Consequently, when he was informed that there could not possibly be any connection, he asked if this meant that there could be mistakes in the works of Colonel Churchward. When he was informed that the works of Colonel Churchward were a tissue of lies, he volunteered the information that he had been making talks to various lodges, as the clergy has a habit of doing, and using the works of Churchward as the basis for these talks. If a minister can be this easily taken in and then be so naive as to use these works for the basis of Masonic speeches, it should be much easier to deceive the normal candidate of our fraternity. However, if a young, intelligent, college educated man is told this type of occult drivel, it is of little wonder that he will come to the conclusion that all of Freemasonry is shallow and superficial, when brethren, who are supposedly "well informed" brethren, present such asinine assertions and endeavor to convince him of their veracity.

Another instance which has received fairly widespread publicity recently concerns a story which is being circulated by one of the highly placed members of our fraternity. Since it is considered bad taste to openly pillory a living brother, this brother shall remain nameless.

We will therefore refer to him as "Brother Nameless" of Fallen Arch Lodge No. 1313 of Peculiar, Missouri. Actually, "Brother Nameless" has a title long enough that a giraffe would have trouble trying to swallow all of it. "Brother Nameless," in his travels throughout the country, makes the assertion that there is a Masonic lodge in Kowloon, China which has existed since 20 A.D. and that, since the 19th century, it has held and worked under a charter from the Grand Lodge of Scotland. The year books of the Grand Lodge of Scotland for the last 100 years would seem to refute this extravagant claim and much correspondence with friends from both China and Japan can furnish no basis for the tale. He (Brother Nameless, that is) also tells a wild, weird and wooly story about a supposed visit of Jesus to both China and Japan, which is not only impossible to verify, but so puerile that it would seem implausible that anyone would give the least iota of belief to it. Yet the followers, wanting to believe, they believe "Brother Nameless" using the high position which he holds to make these ridiculous assertions, continues to purvey false information through Masonic periodicals.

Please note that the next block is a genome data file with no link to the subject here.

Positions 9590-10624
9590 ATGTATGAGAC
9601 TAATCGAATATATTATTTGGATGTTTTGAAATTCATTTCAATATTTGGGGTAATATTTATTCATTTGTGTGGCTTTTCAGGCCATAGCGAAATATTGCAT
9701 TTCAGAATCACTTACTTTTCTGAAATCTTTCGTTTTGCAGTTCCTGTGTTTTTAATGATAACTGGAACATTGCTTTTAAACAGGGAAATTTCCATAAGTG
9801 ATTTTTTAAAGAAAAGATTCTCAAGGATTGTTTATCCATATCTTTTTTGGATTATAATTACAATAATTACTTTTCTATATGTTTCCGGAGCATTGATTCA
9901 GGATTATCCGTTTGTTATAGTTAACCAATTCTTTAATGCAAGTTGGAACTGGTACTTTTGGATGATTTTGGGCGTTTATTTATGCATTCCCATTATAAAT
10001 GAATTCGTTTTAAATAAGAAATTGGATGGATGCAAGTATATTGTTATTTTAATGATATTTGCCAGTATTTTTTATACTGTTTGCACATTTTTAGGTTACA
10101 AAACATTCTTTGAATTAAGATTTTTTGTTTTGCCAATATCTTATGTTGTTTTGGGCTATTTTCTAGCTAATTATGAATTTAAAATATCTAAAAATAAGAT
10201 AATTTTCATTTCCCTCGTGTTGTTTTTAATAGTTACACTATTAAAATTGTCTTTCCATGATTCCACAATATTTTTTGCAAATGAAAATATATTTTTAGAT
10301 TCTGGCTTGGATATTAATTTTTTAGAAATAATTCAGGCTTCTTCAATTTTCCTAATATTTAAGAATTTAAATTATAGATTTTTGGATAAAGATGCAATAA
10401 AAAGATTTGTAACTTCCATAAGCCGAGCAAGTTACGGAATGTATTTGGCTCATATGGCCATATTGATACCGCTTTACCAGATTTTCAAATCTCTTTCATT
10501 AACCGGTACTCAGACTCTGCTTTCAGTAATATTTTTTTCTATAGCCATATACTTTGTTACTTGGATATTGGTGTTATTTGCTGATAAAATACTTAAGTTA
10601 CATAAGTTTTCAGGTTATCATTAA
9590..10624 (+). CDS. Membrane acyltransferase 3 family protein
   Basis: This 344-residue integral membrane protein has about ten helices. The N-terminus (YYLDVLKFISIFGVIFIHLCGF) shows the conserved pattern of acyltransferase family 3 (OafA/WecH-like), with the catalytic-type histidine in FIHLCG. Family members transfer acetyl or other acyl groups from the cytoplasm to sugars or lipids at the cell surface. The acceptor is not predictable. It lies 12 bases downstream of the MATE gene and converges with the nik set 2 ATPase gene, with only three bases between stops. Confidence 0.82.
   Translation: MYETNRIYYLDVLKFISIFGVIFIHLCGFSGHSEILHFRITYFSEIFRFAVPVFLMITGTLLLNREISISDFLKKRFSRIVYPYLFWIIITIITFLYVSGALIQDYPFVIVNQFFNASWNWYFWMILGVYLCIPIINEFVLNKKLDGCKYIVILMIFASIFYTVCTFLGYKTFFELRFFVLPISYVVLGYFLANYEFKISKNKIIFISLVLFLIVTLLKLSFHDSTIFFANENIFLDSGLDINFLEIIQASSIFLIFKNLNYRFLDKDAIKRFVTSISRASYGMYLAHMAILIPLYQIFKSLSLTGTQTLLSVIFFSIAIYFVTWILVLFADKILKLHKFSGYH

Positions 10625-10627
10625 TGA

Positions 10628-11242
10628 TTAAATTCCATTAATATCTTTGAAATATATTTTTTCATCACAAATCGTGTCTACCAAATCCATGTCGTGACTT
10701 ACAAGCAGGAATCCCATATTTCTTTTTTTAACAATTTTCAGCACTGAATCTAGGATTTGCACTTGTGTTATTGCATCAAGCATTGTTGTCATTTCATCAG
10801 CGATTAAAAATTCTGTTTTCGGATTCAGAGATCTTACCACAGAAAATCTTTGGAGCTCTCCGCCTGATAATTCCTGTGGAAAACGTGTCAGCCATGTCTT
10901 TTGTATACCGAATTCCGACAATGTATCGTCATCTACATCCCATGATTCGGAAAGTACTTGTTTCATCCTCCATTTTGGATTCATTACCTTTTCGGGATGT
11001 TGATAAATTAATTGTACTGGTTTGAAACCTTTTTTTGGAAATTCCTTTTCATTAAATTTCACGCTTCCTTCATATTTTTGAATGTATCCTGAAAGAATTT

There is a book for sale in one of our Masonic shrines which must, undoubtedly, be the worst Masonic book ever written. There are only three types of Masonic books, good books, bad books, and this book. The volume, which was published by one of the vanity publishers (The reason for this type of publication will become apparent once you read it), is a collection of the most ridiculous puerilities which have ever been the misfortune of any Mason to read. No assertion is too fantastic, no incident is too far-out for the author to chronicle. He makes the most unbelievable types of assertions and does not offer a single iota of proof for any of them. Nearly any high school freshman would dismiss the entire collection as a group of fantasies if not outright falsehoods. Yet the organization continues to peddle the volume thereby putting an apparent stamp of approval on it. By selling and by making this book available to the Masonic public, at least tacit approval of the organization must be deduced. If newly-made Masons buy the book, and if they are thereby induced to believe these false statements, the organization must be prepared to shoulder most of the blame.